A transfer note of Shah Jahan period:
‘It was entrusted to [Khwajah] Anbar from the custody of Muhammad Mu’min [the superintendant] of the library on 30 of the divine month of khordåd first [regnal] year (20 June 1628)’.

Seal of:
‘Abd al-Haqq ibn Qasim Shirazi [1037 (1627–8)]’.
‘Abd al-Haqq is the better known as Amanat Khan whose monumental work in the Taj Mahal in Agra has been praised for centuries. He was one of the Persians who moved to India with his father and entered the Royal court. He was honoured with the title Amanat Khan on 18 Urdøbihisht 1041 (8 May, 1632). Impressions of two seals with his title as an official of Shah Jahan are seen in manuscripts, indicating he must have been involved with the Royal Library most of his life.

An inspection note of either Jahangir or Shah Jahan period:
‘God is Most Great. It was inspected on 15 ådhar [regnal] year 5 (6 December 1610 or 1633)’.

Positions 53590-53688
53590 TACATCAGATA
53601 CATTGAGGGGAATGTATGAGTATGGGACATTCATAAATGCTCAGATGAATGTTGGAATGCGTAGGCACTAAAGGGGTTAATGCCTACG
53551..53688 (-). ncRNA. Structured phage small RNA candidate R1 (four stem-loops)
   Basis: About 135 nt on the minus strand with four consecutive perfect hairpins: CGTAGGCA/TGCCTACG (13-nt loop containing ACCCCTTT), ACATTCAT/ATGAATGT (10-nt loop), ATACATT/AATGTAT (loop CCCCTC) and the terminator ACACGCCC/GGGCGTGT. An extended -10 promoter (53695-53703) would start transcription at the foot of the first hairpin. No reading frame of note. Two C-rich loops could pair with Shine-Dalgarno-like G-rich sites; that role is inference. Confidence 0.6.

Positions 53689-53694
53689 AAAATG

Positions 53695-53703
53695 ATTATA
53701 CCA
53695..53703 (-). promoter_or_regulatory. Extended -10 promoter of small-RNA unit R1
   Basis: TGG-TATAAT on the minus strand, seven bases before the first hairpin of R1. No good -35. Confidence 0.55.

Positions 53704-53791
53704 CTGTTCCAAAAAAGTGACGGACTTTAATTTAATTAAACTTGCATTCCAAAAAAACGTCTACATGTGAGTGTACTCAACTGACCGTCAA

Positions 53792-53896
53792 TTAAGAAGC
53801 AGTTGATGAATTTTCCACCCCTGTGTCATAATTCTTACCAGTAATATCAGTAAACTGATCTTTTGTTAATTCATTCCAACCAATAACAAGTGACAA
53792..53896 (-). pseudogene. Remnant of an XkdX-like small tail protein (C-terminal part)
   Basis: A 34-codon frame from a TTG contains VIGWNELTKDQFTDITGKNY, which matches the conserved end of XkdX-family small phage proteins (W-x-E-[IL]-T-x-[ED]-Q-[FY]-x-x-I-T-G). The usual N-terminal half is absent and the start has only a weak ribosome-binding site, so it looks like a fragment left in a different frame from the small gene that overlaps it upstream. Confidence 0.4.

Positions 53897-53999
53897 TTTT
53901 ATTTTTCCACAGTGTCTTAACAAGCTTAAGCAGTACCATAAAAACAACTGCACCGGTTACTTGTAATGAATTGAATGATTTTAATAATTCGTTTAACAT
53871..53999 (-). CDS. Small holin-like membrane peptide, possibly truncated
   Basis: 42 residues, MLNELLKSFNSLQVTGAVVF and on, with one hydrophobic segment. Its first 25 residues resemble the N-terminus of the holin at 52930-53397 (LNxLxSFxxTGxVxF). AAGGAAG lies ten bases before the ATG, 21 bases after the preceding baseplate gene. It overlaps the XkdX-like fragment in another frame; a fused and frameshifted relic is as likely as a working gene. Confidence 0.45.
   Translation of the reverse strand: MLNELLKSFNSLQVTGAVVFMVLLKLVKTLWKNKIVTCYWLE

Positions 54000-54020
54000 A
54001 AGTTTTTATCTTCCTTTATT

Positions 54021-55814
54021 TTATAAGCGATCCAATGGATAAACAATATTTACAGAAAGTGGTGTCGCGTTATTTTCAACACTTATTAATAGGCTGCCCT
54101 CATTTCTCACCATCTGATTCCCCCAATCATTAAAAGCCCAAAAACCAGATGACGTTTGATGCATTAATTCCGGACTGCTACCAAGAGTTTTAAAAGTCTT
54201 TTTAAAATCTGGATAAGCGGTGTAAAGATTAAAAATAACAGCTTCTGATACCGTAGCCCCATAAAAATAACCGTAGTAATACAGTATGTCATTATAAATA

Note of Shah Jahan period:
‘God is Most Great. It was inspected on 27 of the divine month of ådhar [regnal] year 8 (19 December 1635)’


Seal of an official of Shah Jahan:
‘Sadiq is a devoted servant of Shah Jahan’.

Seal of an official of Shah Jahan, undeciphered. An inspection note of Shah Jahan period:
‘God is Most Great. It was inspected on 19 of the divine month of farvardøn [regnal] year 10 (8 April 1637)’.

Seal of an official of Shah Jahan
‘Salih is a servant of Shah Jahan*’
* The name is read from a better preserved impression and next to a similar note in another manuscript.

An inspection note of Shah Jahan’s period:
‘It was inspected on 21 jumådø al-awwal, [regnal] year 21 (13 June 1648)’.

Seal of an official of Shah Jahan:
‘Ahmad Shahid, the sincere devotee of Shah Jahan Padshah 18 [regnal year] 1054 (1644)’.

Seal of an official of Shah Jahan:
‘Arif the devotee of Shah Jahan’

Seal of an official of Shah Jahan:
‘Itimad Khan, servant of [Shah] Jahan 1063 (1653)’.

An inspection note of Shah Jahan’s period:
‘It was inspected on 25 jumadi al-awwal [regnal year 31 (28 February 1658)’.

Seal of an official of Shah Jahan:
‘Inayat Khan Shah Jahani [1068/1658]’.

Seal of an official of Shah Alam:
‘Arshad Khan, born in the Royal household of Shah Alam the conqueror King’.

An unclear inspection note:
‘Inspected in jumadø al-thånø… (?)’.

There are also a few faint notes and seal impressions that have not been deciphered.

I am grateful to Manijeh Bayani for translating the inscriptions, and providing their historical context.